Dark matter and dark energy constitute two of the greatest mysteries of modern physics. Both populate the universe and are found in vast amounts on a large scale, agglutinating and separating the cosmologic structures. The great minds of modern science outline new and revolutionary ideas that help to understand the mysterious nature of these components. In this sense, an international team of researchers has proposed that part of the heat we observe in the cosmos could come from no less than a hypothetical dark matter component: dark photons.
The science and other stuff to know
Physicists must be extremely creative and resourceful in explaining the phenomena they observe simply and concisely. Dark matter is the most stealthy component of the cosmos, whose essence remains mysterious, although its effects are easily noticeable since none of the structures we see would exist without it.
We know dark matter exists because even though we can’t see it, we can ‘feel’ it. This is because it surrounds galaxies and clusters of galaxies providing enough gravity to hold them together. Otherwise, the centripetal energy of the rotation would push the farthest stars, and the galaxies would eventually break apart.
Now a new study proposes a novel way to detect dark matter and even some of its elusive components. The results have been recently published in the Physical Review Letters. In their paper, the specialists explore the possibility that a type of theoretical component of dark matter known as a dark photon is responsible for intergalactic heating clouds of gas.
By studying the light emitted by quasars — old and distant galaxies that emit large amounts of radio waves — the researchers found a model of dark matter in which some of the dark photons are excited and become ordinary photons can explain the observed heating of intergalactic gas clouds.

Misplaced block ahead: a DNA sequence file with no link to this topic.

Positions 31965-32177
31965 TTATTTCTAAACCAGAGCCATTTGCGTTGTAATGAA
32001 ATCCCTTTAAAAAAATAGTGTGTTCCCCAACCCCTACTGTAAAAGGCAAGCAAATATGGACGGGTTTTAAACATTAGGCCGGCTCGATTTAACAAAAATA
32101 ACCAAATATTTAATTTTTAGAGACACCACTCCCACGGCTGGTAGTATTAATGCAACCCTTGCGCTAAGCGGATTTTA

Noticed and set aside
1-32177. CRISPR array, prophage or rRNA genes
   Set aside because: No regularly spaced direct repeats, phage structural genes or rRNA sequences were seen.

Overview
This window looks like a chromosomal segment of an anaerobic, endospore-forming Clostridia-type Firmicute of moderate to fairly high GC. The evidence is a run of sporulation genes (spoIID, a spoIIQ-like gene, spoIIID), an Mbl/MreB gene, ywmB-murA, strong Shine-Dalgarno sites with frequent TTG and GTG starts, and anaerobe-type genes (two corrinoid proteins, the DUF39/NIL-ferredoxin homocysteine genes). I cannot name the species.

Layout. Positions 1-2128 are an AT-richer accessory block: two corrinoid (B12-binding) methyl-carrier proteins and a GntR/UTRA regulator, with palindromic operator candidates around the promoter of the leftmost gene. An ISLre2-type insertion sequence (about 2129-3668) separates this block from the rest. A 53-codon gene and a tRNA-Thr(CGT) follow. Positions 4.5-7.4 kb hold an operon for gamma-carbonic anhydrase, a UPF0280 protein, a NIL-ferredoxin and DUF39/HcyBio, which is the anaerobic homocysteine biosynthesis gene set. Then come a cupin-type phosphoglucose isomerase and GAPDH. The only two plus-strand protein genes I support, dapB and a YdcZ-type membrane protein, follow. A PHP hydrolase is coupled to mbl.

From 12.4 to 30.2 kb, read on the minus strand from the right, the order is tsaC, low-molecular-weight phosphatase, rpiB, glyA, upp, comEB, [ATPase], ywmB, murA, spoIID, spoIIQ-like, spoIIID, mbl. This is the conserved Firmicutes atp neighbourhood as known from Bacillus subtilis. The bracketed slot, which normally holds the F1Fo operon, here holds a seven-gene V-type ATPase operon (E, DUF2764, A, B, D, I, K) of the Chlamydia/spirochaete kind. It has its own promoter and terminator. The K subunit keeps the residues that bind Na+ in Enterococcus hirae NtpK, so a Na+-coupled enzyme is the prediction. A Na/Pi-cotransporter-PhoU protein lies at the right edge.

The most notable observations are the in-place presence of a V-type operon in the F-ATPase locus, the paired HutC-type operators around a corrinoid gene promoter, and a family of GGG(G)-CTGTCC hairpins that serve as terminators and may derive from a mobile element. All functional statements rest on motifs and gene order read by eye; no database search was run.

The spectrum is the light signature of an object. When physicists study the path of distant quasars through the intervening gas clouds, they see a pattern in the footprint called the Lyman-alpha Forest. The clouds closest to us show this effect amplified. The model proposes that nearby clouds heat up from interaction with dark matter, causing the effect observed in the absorption lines of the quasar spectrum.
“This may be an indication of a particular candidate of dark matter, which is called a dark photon. This dark photon can inject some energy and heat up the gas, making the lines a bit broader, in better agreement with the data,” lead author Andrea Caputo told APS.
The study suggests that dark photons could be the cornerstone in solving the dark matter puzzle. In addition, it provides a robust theoretical framework to explain certain phenomena, such as the Lyman-alpha anomalies observed in the quasar spectrum.
The authors communicated via email with Phys and commented: “Broadly speaking, we have shown that the Lyman-alpha forest is extremely useful for understanding dark matter models where energy can be converted from dark matter into heating. I think our study will encourage physicists interested in [dark matter] to pay more attention to the Lyman-alpha forest.”
Although dark photons are an exciting possibility and a strong candidate for a component of the elusive dark matter, many experts remain skeptical about it. Furthermore, they consider it prudent to be concerned with ruling out other possibilities, like the influence of active galactic nuclei.
However, the need to understand the structure of dark matter cannot be relegated. Cosmologist Sam Witte — who was not involved in the study — says: “Should future studies exclude conventional astrophysical explanations, it is compelling to consider the possibility that we might be observing the first nongravitational imprint of dark matter.”